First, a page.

From Riften to Solitude, Skyrim is rife with opportunities to make new friends and forge connections. Assassin’s guilds, armies, institutes of learning—the game has them all. As players make their way through the world, they must decide which factions will be most useful and best suit the character they’re roleplaying.
Some of these guilds provide the Dragonborn with huge advantages, and have compelling storylines that immerse the player in the world. Others, meanwhile, feel bland and boring—or have core philosophies that just don’t sit right. Here’s a list of every faction the player can join, ranked from worst to best.
11 The Bards’ College
Skyrim’s Bards’ College storyline (if it can even be called a storyline) feels like wasted potential. A few errand quests here and there, a brief festival event, and that’s it. There’s none of the wild romp that players expected from this guild.
Even though the player is technically considered a bard, they gain no new skills to demonstrate this. Bard Dragonborns can’t play instruments, nor sing to a tavern. An entertainment-based Power would have been a great reward for the main Bards’ College quest; alas, none exists.
10 The Blades
Delphine and Esbern have noble goals, but they’re shortsighted and militant. Furthermore, fully joining the Blades requires killing Paarthunax, the wise, kind old dragon who leads the Greybeards. After “Season Unending,” Delphine will refuse any service to the Dragonborn until this deed is done.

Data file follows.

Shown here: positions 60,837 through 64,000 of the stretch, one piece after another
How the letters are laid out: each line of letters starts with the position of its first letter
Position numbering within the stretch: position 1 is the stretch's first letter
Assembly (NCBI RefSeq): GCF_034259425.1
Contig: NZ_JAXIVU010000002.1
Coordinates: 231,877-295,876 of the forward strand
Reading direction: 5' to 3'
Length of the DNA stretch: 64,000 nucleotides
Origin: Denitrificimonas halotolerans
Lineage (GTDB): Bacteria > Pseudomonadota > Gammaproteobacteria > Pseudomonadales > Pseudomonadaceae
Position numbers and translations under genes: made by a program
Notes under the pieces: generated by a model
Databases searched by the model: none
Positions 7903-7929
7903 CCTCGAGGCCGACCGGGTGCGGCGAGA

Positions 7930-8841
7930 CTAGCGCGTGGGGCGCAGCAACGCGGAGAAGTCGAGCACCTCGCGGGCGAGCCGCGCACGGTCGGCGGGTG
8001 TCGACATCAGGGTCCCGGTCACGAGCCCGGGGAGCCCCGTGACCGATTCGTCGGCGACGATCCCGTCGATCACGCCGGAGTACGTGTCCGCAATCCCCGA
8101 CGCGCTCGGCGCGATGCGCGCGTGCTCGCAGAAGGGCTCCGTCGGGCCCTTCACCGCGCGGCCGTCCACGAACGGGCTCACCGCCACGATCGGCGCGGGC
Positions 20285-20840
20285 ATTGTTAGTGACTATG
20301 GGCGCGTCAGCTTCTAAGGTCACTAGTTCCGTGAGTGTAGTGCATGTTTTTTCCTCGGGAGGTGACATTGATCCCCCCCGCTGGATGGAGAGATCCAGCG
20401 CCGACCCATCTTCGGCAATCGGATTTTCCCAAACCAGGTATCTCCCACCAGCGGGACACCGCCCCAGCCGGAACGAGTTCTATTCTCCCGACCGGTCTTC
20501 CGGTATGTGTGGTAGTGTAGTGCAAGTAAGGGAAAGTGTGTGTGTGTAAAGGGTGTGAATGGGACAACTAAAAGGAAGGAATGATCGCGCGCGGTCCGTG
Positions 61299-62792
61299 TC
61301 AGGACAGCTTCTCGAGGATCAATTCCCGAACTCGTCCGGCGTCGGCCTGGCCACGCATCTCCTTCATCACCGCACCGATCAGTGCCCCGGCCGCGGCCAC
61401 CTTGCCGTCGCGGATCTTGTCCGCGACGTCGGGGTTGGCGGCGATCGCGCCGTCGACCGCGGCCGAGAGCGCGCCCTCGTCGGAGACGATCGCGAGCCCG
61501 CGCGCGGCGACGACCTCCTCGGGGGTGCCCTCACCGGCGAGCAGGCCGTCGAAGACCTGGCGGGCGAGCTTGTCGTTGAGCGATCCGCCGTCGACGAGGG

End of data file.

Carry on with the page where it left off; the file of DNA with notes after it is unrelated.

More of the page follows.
Though she provides helpful guidance in the first few main quests, Delphine’s self-righteous attitude starts to grate on many players—especially when she demands Paarthunax’s death. Considering the Blades don’t do too much for the player anyway, most don’t consider this a worthy sacrfice.
9 The Greybeards
Even though killing Paarthunax leaves a bad taste in some players’ mouths, the Greybeards aren’t much better even if he’s left alive. They’re the opposite extreme from the Blades, refusing to take action even when they could save lives.
Remaining loyal to the Greybeards allows the Dragonborn to visit Paarthunax and meditate on Words of Power, making their shouts more powerful. However, they’re not a very interesting bunch. They don’t have quests or side stories associated with them like other factions do, making these old monks a bit dull.
8 The Stormcloaks
Though the Stormcloaks are fighting to preserve their way of life, they also have a nasty tendency towards racist nationalism. Some Stormcloak supporters simply want the freedom to worship Talos in peace. Others, however, want to see all non-Nords violently driven from their land.
Joining the Stormcloak army may be an important roleplaying choice for some. However, the quests tend to be a bit dull: Go to a location, kill several enemies, repeat. It’s a good way to level up combat skills, but narratively underwhelming.
7 The Imperial Legion
There’s really no good side to pick in the Civil War. Though they claim to want unity, the Imperial Legion fights to stamp out religious freedom and Nordic traditions. As with the Stormcloak rebellion, some players may join the Legion as a roleplaying choice, but find themselves bored with the story.
The Legion doesn’t seem to realize that they’re nothing more than Thalmor puppets. Furthermore, just like fighting for the other side, the storyline isn’t particularly engaging. The quests are more or less the same between the two sides.